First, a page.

Agent Carcinogen Salmonella assay DEL ICR Reference

UVirradiation + + + + (27) ,y-Ray exposure + + + + (27) MMS + + + + (15,27) EMS + + + + (15,27) NQO + + + + (15,27) Nitrogenmustard + + + + (15,27) Epichlorohydrin + + + + (15,27) AflatoxinB1 + + + + (15,27) Ethylenedibromide + + + + (15,27) Dimethylhydrazine + + + + (15,27) Formaldehyde + - + + (15,27) Safrole + - + +l- (15,26,27) Eugenol + - + + (26) Methyleugenol ? - + + (26) Ethionine + - + - (15,27) Urethane + - + - (15,27) Auramine 0 + - + - (15,27) Methylene chloride + - + - (15,27) Carbon tetrachloride + - + - (15,27) Cadmium chloride + - + - (15,27) Cadmium sulfate + - + - (15,27) Aniline + - + - (15,27) 3-Amino-1,2,4-triazole + - + - (15,27) Acetamide + - + - (15,27) Thioacetamide + - + - (15,27) Thiourea + - + + (15,27) DDE + - + + (15,27) Ethylenethiourea + - + + (15,27) Peroxisomeproliferators + - - - (28) Diethylstilbestrol + - - - (27) Mezerein + - - - (27) TPA + - - - (27) Methionine - - - - (15,27) HydroxylamineHCl - - - + (27) Sodium azide - + - + (27) 5-Bromouracil - + - (27) 2-Aminopurine - + + + (27) Ethidium bromide ? + + + (27) 4-Aminoantipyrine ? - + + (27)

Abbreviations: MMS;methylmethanesulfonate;EMS, ethyl methanesulfonate; NQO,4-nitroquinoline-N-oxide; dimethylhydrazine,

sym-dimethylhydrazinedihydrochloride; DDE,2,2-bis(chlorophenyl)-1,1-dichloroethylene;peroxisomeproliferators, Wy-14,643, methyl clofenopate, nafenopin,ciprofibrate,BR931and clofibratewereused; ?, equivocalorinconclusivecarcinogenicitydata.

carbon tetrachloride, cadmium chloride, cadmium sul-fate, aniline, 3-aminotriazole, acetamide, thioacetamide, thiourea, DDE, andethylenethiourea, wereallpositive with the DEL assay, but most of them did notinduce ICR (Table 1).Mutagens that do not show any

signifi-cant carcinogenic activity (false positives in the Salmonella assay), namely, sodium azide and bro-mouracil, did notinduce DEL recombination but

sodi-umazideinduced ICR. On the otherhand, aminopurine and ethidium bromide induce both the DEL

recombi-nationand ICR.

It may not be surprising that highly tissue-specific carcinogens, carcinogens that may act via hormone

imbalance, ortumorpromotors would benegativewith the yeast system. Forinstance, peroxisome prolifera-tors, which are liver carcinogens, diethylstilbestrol, tetradecanoyl-13-phorbol acetate and mezerein are

negative with the standard DEL assay. Even though

sixperoxisome proliferators wereused (28), theywere

included as one item in the calculation below and in

Table 1 because they represent ahighly specificgroup

of carcinogens thatmay actin verysimilarways. Thedata showthat 10mutagenic carcinogens and 17

carcinogens that are not detectable with the

Salmo-nella assay induced the DEL assay, whereas four

car-cinogens that are negative with the Salmonella assay were also negative with the DEL assay. The amino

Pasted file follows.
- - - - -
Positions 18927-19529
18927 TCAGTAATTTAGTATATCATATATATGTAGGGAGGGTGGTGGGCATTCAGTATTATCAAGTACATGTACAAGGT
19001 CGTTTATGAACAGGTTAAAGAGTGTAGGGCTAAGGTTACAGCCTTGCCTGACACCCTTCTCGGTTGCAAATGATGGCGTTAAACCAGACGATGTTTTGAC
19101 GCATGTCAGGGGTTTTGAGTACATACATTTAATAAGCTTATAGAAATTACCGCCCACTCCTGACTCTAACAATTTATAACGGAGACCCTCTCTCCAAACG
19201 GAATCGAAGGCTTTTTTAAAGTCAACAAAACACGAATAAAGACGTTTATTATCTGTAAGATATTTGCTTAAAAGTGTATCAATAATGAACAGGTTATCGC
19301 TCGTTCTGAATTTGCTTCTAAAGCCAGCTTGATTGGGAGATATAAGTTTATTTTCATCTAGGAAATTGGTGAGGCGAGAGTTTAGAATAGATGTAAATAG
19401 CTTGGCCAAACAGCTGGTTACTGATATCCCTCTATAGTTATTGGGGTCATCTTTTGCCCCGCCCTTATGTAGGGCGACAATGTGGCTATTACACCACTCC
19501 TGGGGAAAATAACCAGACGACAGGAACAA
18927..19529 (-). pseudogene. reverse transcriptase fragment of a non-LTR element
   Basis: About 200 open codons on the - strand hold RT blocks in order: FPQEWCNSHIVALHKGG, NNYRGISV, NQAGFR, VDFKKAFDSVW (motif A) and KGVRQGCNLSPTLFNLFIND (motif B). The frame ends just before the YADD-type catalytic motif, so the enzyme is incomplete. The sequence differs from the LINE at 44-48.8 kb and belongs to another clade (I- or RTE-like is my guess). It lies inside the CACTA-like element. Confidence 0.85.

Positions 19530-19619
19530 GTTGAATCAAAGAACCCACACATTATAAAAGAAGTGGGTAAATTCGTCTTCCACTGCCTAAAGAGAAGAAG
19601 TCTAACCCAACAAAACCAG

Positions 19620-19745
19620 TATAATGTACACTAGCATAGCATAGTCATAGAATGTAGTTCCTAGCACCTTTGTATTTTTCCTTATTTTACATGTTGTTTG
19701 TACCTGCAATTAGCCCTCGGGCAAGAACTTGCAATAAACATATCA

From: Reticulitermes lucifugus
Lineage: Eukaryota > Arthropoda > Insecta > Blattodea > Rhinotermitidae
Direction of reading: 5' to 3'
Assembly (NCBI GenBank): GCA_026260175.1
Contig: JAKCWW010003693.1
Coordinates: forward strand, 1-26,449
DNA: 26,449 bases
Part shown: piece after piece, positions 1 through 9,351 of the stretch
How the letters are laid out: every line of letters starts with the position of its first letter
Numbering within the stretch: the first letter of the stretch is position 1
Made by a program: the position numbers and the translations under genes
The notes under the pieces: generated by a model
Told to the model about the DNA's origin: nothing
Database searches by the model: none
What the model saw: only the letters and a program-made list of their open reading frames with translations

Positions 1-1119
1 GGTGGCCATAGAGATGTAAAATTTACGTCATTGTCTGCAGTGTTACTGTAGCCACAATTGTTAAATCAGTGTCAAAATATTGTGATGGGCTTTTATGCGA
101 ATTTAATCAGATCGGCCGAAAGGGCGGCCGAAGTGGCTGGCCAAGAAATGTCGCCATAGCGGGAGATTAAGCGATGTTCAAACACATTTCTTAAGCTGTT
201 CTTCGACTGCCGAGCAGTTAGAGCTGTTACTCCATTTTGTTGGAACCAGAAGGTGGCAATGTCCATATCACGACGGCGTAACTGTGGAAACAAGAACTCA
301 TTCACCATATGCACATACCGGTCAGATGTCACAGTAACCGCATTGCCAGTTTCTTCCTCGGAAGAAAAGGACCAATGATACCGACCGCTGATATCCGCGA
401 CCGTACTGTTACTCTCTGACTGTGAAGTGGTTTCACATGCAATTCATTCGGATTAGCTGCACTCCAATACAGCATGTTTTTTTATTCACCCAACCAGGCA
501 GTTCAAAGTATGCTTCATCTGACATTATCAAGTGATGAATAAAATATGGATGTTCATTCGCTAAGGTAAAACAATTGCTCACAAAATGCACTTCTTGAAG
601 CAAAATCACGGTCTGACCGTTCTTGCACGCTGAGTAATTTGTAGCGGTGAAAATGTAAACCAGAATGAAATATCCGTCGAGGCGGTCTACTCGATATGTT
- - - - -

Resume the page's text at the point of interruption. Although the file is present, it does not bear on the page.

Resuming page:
acid methionine aswell as two noncarcinogenic muta-gens (sodium azide, 5-bromouracil) did not induce the DEL assay, whereas the noncarcinogenic mutagen

aminopurine induced the DELsystemand istherefore a false positive. Thus, in 36 agents there were four

falsenegativesoutof31carcinogens, which resultsin a

sensitivity of 0.87, and 1 falsepositive outof5 noncar-cinogens, which results in a specificity of0.8 and in an

overall accuracy of0.86 as defined in DeSerres and

(6)

Ashby (8). This means that 86% ofthe chemicals were

identifiedcorrectly. Two-thirds of these agents (24 out of 36) have been chosen because they are false nega-tives or false positives in the Salmonella assay, and thus the Salmonella assayonly identified 33% of these agentscorrectly. Thisseems tojustify the need for fur-thertesting to determine the usefulness ofthe DEL

systemas ashort-termtest.

In an international collaborative study that used coded chemicals to evaluate 30 different short-term assays in more than 50 different laboratories (8), the carcinogens auramine, safrole, urethane, ethionine, ethylenethiourea, and 3-aminotriazole gave very poor inducibilities with all short-termtests.All ofthese

car-cinogens were correctly identified by the DEL assay. When the two recombination systems DEL and ICR were compared in their performance in detecting

car-cinogens, it was noticed that the mutagenic

carcino-gens induced both systems well. The nonmutagenic carcinogens, on the otherhand, induced DEL recombi-nation much better than ICR. Also, the noncarcino-genshydroxylamine and sodium azide werefalse posi-tives with the ICR system. Furthersimilarity between carcinogenesis and DEL recombination include that nonmutagenic carcinogens may show a threshold in

their dose-response curve, which is not usually seen

withmutagenic carcinogens (29).

Similarly,

the

nonmu-tagenic carcinogens formaldehyde, auramine, safrole, carbontetrachloride, aniline, 3-aminotriazole, acetamide, ethylene thiourea, urethane, and thioacetamide showed a threshold for DEL induction, whereas the

mutagenic carcinogens did not show any threshold

(15).